I had heard a while ago that the BBC was making a new television series called 'Sherlock'. It had grabbed my interest but I'm not much for television so I hadn't planned on watching it or was even excited. Plus, I had seen the film from 2009 with Robert Downey Jr. and I really don't mixing up stories and characters. If I'm going to have to commit Sherlock to film/television it will be in one consistent carnation. That's just me.
However, about two hours ago, I discovered that Steven Moffat was the writer for 'Sherlock'. He is also the head writer for Doctor Who. This, I could not pass up. The man who puts the words in The Doctor's mouth was now doing Sherlock Holmes? I had to see it.
Fuck Robert Downey Jr.
Don't get me wrong. His film is entertaining and I enjoyed it. But there was something off. It was too Hollywood. His Sherlock felt more of a reclusive playboy than a man married to his work. Too much of the mystery and tension was lost in favour of action. I like action. But Sherlock Holmes is about mystery.
Steven Moffat is a master at creating tension. The Doctor Who episodes 'Blink' and 'The Empty Child' are two of the most frightening and stressful things I have watched. Here are some trailers:
That's getting a bit tangential though. On to 'Sherlock'. The pilot episode is titled 'A Study in Pink' - an homage to the first Sherlock Holmes novel 'A Study in Scarlett'. While the series takes place in modern day, it remains resoundingly faithful to the books. Dr. Watson's introduction and initial relationship with Sherlock play out identically to 'A Study in Scarlett'. I always enjoyed their first interaction and Watson's subsequent fascination with Holmes. It's through his fascination that the reader can see Holmes for the brilliant man he is, rather than an arrogant show-off.
As well, something I thought Moffat did splendidly well on was the mystery itself. It takes a good writer to craft a mystery worthy of Holmes and he does just that. How he does it though, is the most exciting. Moffat took elements from the mystery in 'A Study in Scarlet' and rearranged them, sometimes even subverting them. The best bit, I think, is when Sherlock comes across the dead girl with 'Rache' scratched by her nails into the wooden floor. Inspecter Lestrade, declares that the girl is German as 'rache' is the German word for revenge. Holmes unexpectedly refutes this claim as preposterous and instead says that she was spelling 'Rachel'. This is reversed from the exact same scenario in 'A Study in Scarlett' - it was Holmes who believed it was German.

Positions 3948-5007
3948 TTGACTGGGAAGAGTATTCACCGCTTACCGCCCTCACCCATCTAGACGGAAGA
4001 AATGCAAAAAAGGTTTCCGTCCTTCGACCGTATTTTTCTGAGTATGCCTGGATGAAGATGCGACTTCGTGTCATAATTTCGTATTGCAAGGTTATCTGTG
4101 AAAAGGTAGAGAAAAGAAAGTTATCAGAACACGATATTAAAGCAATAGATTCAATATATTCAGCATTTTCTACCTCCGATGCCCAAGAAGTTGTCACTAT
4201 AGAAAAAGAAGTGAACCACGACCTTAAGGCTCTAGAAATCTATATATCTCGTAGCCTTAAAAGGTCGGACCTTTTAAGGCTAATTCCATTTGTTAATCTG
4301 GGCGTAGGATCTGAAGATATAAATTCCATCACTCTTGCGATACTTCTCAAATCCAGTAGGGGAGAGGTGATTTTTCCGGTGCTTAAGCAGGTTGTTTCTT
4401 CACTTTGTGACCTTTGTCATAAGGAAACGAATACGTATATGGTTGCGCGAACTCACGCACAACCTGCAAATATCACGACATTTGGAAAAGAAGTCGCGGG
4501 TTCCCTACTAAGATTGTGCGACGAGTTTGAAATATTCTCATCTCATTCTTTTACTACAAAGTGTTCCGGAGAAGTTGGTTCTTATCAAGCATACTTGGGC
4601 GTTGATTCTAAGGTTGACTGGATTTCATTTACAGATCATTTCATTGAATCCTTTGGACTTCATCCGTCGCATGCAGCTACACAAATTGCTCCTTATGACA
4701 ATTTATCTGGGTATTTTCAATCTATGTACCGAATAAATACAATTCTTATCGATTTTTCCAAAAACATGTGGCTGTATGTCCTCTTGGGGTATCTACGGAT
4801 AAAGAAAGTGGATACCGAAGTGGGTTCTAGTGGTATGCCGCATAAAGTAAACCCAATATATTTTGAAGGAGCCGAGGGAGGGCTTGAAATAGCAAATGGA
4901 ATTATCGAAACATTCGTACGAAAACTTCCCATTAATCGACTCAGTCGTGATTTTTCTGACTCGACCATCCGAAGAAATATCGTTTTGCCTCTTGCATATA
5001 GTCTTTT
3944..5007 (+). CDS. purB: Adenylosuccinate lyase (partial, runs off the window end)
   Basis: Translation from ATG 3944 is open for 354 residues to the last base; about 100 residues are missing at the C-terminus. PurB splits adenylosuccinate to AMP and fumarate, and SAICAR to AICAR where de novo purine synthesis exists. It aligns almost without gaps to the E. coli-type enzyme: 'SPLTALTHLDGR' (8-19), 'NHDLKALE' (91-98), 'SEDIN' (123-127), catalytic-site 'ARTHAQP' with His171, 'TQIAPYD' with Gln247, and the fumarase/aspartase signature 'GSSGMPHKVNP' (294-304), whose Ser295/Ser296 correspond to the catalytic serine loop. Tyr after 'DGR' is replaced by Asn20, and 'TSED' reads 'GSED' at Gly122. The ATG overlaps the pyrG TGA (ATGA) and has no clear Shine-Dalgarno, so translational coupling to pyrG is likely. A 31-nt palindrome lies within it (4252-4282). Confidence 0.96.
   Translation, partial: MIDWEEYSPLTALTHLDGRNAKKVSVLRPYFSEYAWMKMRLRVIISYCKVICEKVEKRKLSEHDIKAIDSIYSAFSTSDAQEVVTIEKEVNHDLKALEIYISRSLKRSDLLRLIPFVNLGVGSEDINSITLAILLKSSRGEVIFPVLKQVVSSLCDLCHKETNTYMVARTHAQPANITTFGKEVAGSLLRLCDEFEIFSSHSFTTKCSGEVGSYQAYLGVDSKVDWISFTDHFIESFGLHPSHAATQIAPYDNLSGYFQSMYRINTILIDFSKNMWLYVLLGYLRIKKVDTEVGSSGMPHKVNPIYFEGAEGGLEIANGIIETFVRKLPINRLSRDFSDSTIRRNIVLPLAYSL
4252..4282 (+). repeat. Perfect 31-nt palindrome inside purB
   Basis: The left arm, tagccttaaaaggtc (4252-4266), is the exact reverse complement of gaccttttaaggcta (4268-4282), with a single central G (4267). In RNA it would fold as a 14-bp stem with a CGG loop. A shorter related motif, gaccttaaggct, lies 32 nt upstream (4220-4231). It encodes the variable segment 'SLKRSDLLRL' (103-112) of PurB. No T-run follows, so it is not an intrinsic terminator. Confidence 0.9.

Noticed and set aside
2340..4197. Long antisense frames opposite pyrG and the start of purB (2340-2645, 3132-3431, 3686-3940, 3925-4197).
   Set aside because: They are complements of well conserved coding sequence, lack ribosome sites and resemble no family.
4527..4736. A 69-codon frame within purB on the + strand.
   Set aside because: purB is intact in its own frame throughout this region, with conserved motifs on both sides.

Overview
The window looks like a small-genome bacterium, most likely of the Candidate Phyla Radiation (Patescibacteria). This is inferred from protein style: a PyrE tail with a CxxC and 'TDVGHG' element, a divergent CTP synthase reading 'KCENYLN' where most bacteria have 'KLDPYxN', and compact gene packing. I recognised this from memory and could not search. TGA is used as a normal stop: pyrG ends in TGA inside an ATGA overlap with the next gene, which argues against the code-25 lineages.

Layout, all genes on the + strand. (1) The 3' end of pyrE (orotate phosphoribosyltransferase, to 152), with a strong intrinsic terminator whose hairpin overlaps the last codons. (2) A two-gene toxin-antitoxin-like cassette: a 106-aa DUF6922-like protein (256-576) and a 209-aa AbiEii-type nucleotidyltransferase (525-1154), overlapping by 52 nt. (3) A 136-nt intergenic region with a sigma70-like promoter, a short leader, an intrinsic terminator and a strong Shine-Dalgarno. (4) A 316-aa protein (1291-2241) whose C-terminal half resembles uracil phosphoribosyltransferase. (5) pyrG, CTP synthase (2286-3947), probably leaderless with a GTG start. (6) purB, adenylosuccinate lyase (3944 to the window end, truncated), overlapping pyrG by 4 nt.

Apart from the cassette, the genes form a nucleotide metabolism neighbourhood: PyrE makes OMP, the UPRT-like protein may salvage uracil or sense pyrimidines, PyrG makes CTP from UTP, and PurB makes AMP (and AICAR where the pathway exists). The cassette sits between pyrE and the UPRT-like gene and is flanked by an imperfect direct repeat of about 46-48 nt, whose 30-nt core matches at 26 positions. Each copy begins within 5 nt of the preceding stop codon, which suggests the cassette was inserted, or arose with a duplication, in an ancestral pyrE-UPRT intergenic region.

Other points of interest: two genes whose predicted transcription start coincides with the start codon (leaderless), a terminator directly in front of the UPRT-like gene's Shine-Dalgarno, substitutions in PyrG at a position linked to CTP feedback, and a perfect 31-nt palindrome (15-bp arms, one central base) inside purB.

The only fault I had came early on in the episode. Watson is escorted to a man who describes himself as 'Holmes archenemy' and offers Watson money to spy on Holmes. I felt that this inclusion of Moriarty so early in the story was unnecessary. Many of the Holmes adaptations focus on the rivalry between Sherlock and Moriarty but in Doyle's stories Moriarty appears but once in 'The Final Problem'. The fascination stems from the fact that this is the story in which Sherlock meets his end, at the hands of a rival. Television and films insistence on including Moriarty diminishes the character. In the stories, he appeared shortly and was fleeting - much like Holmes. That is what he draws his effectiveness from. That same mysteriousness surrounding Holmes now working against him.
Thankfully, before the episode is over, Moffat pulls yet another beautiful subversion, and I am forced to forgive him as Moriarty is left as an abstract threat. Certainly real, yes, but for now invisible.
As a side note, I'd like to declare my love for Steven Moffat. After watching 'A Study in Pink' I looked him up on imdb and realized that not only did he write that brilliant re-imagining of Holmes but he has also written some of the best Doctor Who episodes to date as well as the entire Coupling series. He has also written a tv series based on another of my favourite books: Dr. Jekyll and Mr. Hyde. I will for sure check it out once I'm done with the rest of Sherlock.